Tag Archive | "Fleet Foxes"

Tullycraft – Lost in Light Rotation

Tags: , ,

Tullycraft – Lost in Light Rotation

Posted on 22 March 2013 by Joe

Who knew “nasal delivery” could be a compliment for a singer? Turns out that for Tullycraft lead singer Sean Tollefson even his PR company refers to his singing style with that phrase.

However, there’s a reason these nose based vocals have been flagged up as on this album, their first since 2007’s Every Scene Needs A Centre, they’ve drafted in Phil Ek, a master of bringing out the best in an artist’s voice.

Tullycraft_LILR_Cover

For a band that were at the forefront of the mid 90s American twee scene the vocals are still geeky and the songs are still cheery indie pop as you’d expect, but under Ek’s direction there’s a renewed sense of confidence. Ek, who has produced the Fleet Foxes, has also brought a sense of intimacy in Tollefson and other vocalist Jenny Mears’s singing, as if they are  telling their tales right up to the listener.

Does it sound out of place, old fashioned even? No, it sounds like a welcome fillip and good to know that there’s still some cheery people out there, especially from a band that formed 18 years ago.

While many of their peers are still drinking weak lemon drink from a flask and grumbling about this and that, Tullycraft have added a good splash of gin to this poor metaphor of a flask and are belting out optimistic happy pop, as if the recession and all the other ills since 2007 had never existed.

Across each of the 11, two to three minute, tracks there’s a strong sense of consistency. The pace and nods to pop culture throughout the decades never let up and Lost in Light Rotation is all the better for it.

Musically each track seems perfectly weighted as well with the opening, choppy guitar chords of tracks such as Agincourt and Westchester Turnabouts offering a superb introduction to the confident vocals of Tollefson and Mears. They even carry off pop culture references to Hanson’s MMMbop, on Westchester Turnabouts, and Bobby Freeman’s hit Do You Wanna Dance, on Wichita With Love, with aplomb. The rousing singalong of the title track is another of many highpoints.

Tullycraft are back, happier than ever and showing indie pop bands just how it should be done.

9/10

by Joe Lepper

Share

Comments (2)

Top Ten Albums of 2011….so far

Tags: , , , , , , , , , ,

Top Ten Albums of 2011….so far

Posted on 08 June 2011 by Joe

Welcome to our round up of 2011’s album releases so far. Our early thoughts are that compared to the same time last year 2011 hasn’t been as great. True, there’s been some fine albums, but far less competition to get into our top ten and only one runaway contender for the top slot.

The list below  picked itself fairly easily but whereas in June last year we pretty much already our Top 20 Albums of 2010 list in place. There were a handful that did narrowly miss out though, and are more than likely to feature in our end of year Top 20. These include Johann Johannsson’s classical masterpiece Miners’ Hymns and newcomer Alice Gun’s Blood and Bone.

Another feature of this year’s list is the dominance of American acts with a folk, country leaning, with just three UK acts making our list and one Canadian.

Sit back, get your early Christmas lists ready and enjoy Neonfiller’s Top Ten Albums of 2011 ….so far.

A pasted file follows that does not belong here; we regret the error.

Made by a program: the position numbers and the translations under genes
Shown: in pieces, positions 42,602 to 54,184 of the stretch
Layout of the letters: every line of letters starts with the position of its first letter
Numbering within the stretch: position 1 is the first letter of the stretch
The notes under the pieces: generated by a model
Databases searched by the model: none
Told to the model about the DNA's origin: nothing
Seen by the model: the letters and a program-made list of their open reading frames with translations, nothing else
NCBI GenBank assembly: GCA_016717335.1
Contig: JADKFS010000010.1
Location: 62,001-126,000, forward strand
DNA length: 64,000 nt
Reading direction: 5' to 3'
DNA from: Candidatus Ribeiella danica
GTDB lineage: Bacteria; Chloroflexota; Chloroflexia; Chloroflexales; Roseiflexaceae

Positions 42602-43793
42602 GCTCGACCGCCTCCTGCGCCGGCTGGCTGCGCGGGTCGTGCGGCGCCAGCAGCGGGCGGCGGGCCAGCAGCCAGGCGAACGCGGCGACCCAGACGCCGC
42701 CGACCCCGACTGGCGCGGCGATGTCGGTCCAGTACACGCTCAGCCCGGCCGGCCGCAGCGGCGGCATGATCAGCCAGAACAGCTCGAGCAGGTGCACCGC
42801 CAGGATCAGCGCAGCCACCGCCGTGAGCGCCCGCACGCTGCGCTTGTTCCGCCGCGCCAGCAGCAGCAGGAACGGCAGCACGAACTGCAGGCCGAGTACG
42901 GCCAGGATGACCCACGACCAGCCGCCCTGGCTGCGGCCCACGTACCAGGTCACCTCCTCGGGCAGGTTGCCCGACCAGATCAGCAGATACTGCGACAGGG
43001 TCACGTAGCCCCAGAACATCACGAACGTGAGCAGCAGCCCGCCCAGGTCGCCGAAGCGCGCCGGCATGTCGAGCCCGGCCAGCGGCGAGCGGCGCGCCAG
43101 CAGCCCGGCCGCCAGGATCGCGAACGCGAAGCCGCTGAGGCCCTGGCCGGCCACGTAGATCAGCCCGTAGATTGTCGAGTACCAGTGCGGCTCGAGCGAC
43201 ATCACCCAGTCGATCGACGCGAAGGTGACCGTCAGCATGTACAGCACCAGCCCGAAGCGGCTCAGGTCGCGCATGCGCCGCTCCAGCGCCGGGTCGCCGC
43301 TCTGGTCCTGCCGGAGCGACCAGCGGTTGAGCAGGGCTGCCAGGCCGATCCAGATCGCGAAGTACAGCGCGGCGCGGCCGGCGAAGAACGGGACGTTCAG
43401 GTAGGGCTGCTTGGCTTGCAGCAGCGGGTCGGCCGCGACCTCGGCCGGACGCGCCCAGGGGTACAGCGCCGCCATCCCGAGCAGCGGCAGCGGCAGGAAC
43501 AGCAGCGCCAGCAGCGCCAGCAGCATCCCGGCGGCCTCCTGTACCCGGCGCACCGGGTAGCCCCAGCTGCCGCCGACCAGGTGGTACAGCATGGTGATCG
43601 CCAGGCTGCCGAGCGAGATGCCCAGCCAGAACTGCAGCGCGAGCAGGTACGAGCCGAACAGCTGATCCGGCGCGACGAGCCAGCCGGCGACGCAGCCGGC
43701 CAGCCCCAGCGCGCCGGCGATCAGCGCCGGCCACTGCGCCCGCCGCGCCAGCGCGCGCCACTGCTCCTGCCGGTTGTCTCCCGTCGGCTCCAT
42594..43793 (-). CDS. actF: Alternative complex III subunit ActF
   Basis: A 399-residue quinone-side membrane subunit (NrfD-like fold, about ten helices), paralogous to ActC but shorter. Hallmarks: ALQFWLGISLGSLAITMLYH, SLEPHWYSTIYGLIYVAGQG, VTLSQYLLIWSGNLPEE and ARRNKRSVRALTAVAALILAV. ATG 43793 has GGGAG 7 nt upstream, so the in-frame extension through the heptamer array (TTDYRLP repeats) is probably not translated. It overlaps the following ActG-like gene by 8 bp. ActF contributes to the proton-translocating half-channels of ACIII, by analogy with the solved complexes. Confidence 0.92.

10.Singing Adams – Everybody Friends Now

Featuring former Broken Family Band singer songwriter Steven Adams this UK act hark back to a golden era of indie music from the likes of Teenage Fanclub and The Wedding Present. Underpinning this debut are some damn fine tunes. The future of UK indie music is in safe hands. (Read our full review here)

9. The Leisure Society – Into the Murky Water

A beautiful, inventive and thoroughly English pop record that more than matches this former Willkommen Collective act’s stunning debut The Sleeper. (Read our full review here)

8.Bill Callahan Apocalypse

With its stripped back feel, punctuated with squealing electric guitars and flutes, Apocalypse can be an unsettling listen at times, but not for too long as Callahan’s luxuriously deep voice has a calming influence and can easily draw you back to normality.  (Read full review here)

7.Fleet Foxes – Helplessness Blues

Timeless harmonies and lush pastoral folk arrangements are the hallmarks of Fleet Foxes and this their second album sticks close to the formula. It’s beautiful stuff at times, with real care taken over production values. (Read full review here)

6. The Decemberists – The King is Dead

A  change of pace and style for Colin Meloy’s band on an  album that is most influenced by the radio safe country pop of REM.  (Read our full review here)

5. The Mountain Goats – All Eternals Deck

John Darnielle’s song writing and survival instincts grow stronger with each release.  With three different producers there’s a surprising consistency as The Mountain Goats expose their hidden demons and offer some bittersweet tales of the famous along the way, from Charles Bronson to Judy Garland.  Uplifting stuff.  (Read our full release here)

4. David Lowery – The Palace Guards

The Palace Guards is the first solo album from Cracker and Camper Van Beethoven front-man David Lowery. It’s taken a while but  its worth the wait as this is among his best work. (Read the full review here)

3. Okkervil River- I am Very Far

The Texas act are back with an ambituous, cinematic indie rock album.  Among our highlights are opener ‘The Valley’, with pounding drums and a string arrangement that is part ‘Bellbottoms’ by Jon Spencer Blues Explosion, part Nick Cave and the Bad Seeds. (Read our full review here)

2. Destroyer – Kaputt

Although this was the only one of our Top 10 that made NME’s lacklustre Top 50 albums of 2011 so far list, don’t let that put you off. Dan Bejar has never sounded better, harking back to an early 80s sound, it is part Prefab Sprout, part New Order as Bejar takes the role of world weary rockstar reminiscing in style. (Read our full review here)

1. Darren Hayman – January Songs

Our runaway top placed album goes to former Hefner frontman Darren Hayman and his successful attempt to write, record and release a song a day in Janaury. Not only did he come up with 31 excellent and diverse songs,  featuring a range of artists such as Allo Darlin’s Elizabeth Morris and Spanish band Litorol, but he also created a multi-media experience that gave his audience a unique insight into the song writing process. Each day to compliment the song, he also released a video, video diary and artwork. People were invited to submit ideas and help with lyrics and our co-editor’s runaway dog Arthur even inspired a song. January Songs is a  superb effort that is going to take some beating if it is to be toppled from first place by December. (Read our full review, including a link to buy this download only album, here)

Compiled by Joe Lepper and Dorian Rogers

Share

Comments (0)

Fleet Foxes – Helplessness Blues

Tags:

Fleet Foxes – Helplessness Blues

Posted on 05 May 2011 by Joe

Timeless harmonies and lush pastoral folk arrangements are the hallmarks of Fleet Foxes and this their second album sticks close to the formula.

But there are some noticeable differences. On the plus side they’ve ramped up the production value. There’s a crisper feel to the music. Another positive is that even greater care and time has been taken over the arrangements.